Big Oozy oil slowed down one of the fastest fish in the Gulf, a new study shows. According to University of Miami researchers, oil from the Deepwater Horizon disaster cut the ability of mahi mahi to swim by up to 37 percent. Along with impairing one of mahi mahi's key survival skills, a new study published in the journal of Environmental Science and Technology shows oil could have slowed other species of fish, as well.
A staple on many seafood restaurant menus, mahi mahi are also highly sought by sport fishers for their dazzling array of incandescent colors and size. Also known as the dolphinfish, they can be elusive due to their speed.
Their eggs float on the surface of the Gulf and other bodies of water, likely leaving many embryos exposed to oil during the 2010 disaster.
Using crude oil collected from the surface of the Gulf during the 2010 disaster, the researchers measured swim speeds for two groups of mahi mahi that appeared to be outwardly healthy. Larval mahi expsed to oil for 48 hours showed a 37 percent decrease in swim speeds. A second group exposed to oil for 24 hours had decreased speeds of 22 percent.
Hardly just about declining splits, the researchers say the decrease in swim speeds cuts into one of the fish's critical survival skills.
“If you harm a fish’s ability to swim you also harm its ability to perform actions that are critical for survival, such as catching prey and evading predation," wrote Edward Mager, UM Rosenstiel School postdoctoral associate and lead author of the study. Mager added that the decreased swim speeds were likely to appear in other large fish.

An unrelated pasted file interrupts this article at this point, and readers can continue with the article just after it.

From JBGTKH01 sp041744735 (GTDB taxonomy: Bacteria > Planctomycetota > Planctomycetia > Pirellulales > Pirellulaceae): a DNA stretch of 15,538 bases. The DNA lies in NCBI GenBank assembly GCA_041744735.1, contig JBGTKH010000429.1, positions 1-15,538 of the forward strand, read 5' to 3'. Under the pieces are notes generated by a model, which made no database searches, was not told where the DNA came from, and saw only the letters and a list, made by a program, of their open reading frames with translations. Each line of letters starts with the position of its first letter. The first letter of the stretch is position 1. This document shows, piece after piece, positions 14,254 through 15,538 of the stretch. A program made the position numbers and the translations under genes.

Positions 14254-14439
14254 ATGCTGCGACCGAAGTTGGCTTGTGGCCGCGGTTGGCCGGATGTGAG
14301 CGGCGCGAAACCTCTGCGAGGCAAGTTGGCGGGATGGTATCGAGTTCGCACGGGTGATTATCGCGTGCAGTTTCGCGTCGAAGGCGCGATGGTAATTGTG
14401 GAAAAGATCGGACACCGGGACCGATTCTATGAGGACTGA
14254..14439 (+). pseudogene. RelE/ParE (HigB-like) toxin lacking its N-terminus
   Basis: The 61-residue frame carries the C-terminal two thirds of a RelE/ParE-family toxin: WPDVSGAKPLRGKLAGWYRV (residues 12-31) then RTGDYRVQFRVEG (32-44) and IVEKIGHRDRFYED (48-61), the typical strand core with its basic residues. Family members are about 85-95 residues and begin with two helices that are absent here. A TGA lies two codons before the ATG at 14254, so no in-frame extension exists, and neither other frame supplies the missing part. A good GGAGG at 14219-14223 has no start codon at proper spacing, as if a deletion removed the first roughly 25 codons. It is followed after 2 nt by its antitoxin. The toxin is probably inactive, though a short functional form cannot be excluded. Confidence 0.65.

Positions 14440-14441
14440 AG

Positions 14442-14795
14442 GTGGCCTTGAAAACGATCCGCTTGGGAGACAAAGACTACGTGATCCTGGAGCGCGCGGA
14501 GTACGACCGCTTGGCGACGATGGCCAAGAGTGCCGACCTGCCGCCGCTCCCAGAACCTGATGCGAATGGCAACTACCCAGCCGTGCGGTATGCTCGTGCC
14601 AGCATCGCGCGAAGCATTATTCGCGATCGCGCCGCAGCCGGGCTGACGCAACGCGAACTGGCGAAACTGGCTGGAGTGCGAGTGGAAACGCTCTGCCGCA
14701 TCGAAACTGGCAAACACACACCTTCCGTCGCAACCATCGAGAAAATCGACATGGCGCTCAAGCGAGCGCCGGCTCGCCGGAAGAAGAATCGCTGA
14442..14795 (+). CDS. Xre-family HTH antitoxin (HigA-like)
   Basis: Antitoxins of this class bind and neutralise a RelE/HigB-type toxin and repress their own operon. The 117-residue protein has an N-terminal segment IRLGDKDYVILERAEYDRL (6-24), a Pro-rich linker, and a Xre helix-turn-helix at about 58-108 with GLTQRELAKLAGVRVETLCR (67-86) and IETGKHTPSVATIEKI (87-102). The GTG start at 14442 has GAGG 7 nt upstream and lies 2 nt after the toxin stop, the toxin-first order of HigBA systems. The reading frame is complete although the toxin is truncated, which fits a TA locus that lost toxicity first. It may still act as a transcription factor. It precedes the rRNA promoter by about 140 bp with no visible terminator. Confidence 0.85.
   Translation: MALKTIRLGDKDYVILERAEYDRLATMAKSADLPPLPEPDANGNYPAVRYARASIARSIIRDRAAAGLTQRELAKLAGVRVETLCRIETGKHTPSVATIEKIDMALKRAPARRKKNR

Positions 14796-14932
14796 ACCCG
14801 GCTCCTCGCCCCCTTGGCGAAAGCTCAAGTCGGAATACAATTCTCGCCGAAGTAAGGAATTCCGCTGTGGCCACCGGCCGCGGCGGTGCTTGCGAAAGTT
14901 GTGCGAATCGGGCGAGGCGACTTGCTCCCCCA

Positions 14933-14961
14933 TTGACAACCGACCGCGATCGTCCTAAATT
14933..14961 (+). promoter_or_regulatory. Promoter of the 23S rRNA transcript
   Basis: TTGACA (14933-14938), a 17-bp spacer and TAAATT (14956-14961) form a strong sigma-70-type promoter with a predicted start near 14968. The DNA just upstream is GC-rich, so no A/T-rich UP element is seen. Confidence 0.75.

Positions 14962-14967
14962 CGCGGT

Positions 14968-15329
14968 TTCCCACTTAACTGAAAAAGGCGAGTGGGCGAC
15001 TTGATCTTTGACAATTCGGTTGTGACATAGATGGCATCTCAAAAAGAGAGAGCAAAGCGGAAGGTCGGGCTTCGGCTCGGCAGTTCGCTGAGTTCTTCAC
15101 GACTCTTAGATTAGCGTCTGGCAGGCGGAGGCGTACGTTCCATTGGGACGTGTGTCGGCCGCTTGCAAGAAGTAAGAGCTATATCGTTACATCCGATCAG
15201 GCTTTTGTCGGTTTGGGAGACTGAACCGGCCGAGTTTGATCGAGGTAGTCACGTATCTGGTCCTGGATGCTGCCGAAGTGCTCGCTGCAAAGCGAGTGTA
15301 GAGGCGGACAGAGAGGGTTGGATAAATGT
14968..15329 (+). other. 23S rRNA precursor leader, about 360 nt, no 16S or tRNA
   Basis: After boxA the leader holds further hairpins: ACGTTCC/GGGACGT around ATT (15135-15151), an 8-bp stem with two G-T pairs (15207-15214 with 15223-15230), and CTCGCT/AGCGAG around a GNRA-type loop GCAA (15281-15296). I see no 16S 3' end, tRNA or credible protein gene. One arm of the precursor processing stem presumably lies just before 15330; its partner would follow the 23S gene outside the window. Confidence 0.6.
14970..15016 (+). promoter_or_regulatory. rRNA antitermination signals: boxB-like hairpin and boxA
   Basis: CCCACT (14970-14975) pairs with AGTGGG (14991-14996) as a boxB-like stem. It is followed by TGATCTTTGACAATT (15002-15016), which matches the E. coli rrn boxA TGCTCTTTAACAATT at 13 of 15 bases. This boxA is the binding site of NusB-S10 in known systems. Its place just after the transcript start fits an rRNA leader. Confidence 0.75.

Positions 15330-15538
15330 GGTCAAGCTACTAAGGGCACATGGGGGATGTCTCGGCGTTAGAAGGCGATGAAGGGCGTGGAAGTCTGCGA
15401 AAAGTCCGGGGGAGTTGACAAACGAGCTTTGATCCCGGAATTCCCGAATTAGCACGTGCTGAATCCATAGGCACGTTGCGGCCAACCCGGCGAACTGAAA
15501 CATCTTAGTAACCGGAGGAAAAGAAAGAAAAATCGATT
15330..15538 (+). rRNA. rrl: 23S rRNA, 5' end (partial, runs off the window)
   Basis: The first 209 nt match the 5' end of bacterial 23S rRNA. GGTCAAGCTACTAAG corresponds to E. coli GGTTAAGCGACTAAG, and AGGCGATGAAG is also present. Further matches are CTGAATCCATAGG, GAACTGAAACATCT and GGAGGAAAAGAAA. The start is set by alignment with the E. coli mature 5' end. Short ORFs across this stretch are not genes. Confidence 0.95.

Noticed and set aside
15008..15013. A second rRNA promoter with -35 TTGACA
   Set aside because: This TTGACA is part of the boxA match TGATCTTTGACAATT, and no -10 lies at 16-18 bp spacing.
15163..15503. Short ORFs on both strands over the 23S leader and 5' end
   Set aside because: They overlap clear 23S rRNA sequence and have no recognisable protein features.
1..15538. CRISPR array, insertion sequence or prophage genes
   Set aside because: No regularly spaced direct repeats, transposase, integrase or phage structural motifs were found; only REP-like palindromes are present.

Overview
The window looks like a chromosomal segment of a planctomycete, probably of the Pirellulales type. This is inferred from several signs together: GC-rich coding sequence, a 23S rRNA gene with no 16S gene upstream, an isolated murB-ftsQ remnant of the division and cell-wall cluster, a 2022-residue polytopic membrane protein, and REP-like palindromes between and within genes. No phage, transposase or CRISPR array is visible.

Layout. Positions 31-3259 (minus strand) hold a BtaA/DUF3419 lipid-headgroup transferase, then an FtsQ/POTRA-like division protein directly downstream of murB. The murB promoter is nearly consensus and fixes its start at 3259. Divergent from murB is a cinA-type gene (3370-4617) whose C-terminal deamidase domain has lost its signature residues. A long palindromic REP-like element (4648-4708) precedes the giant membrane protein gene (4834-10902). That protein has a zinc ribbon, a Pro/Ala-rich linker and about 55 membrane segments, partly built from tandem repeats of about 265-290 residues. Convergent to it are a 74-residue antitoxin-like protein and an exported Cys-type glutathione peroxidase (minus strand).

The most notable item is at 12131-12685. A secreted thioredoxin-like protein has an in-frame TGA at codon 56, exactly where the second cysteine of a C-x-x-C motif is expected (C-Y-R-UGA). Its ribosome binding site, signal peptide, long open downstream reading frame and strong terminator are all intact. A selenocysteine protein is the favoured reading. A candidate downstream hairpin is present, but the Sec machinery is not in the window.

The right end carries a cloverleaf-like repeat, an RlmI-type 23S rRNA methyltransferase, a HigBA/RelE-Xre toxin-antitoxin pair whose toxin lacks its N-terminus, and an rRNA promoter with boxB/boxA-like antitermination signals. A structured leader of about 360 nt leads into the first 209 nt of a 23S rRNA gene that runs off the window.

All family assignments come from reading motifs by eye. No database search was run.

The latest findings follow a March study that showed heart defects in tuna and amberjack embryos as a result of exposure to BP oil.
BP didn't agree with the findings, issuing the following statement:
The oil concentrations used in the University of Miami study were rarely seen in the Gulf during or after the Deepwater Horizon accident. The oil material used in the test had a higher percentage of compounds of concern than the water samples actually collected in the field, and such tests do not tell us how mahi-mahi in nature were actually affected by the spill, or if they were even affected at all. Further, the study provides no evidence that oil would have affected the adult fish. The tests only looked at impacts to fish under one year of age. Even if there had been an effect on a single-year class of such fish, the study does not provide any evidence to show that an effect on that group of fish would have had a population-level impact.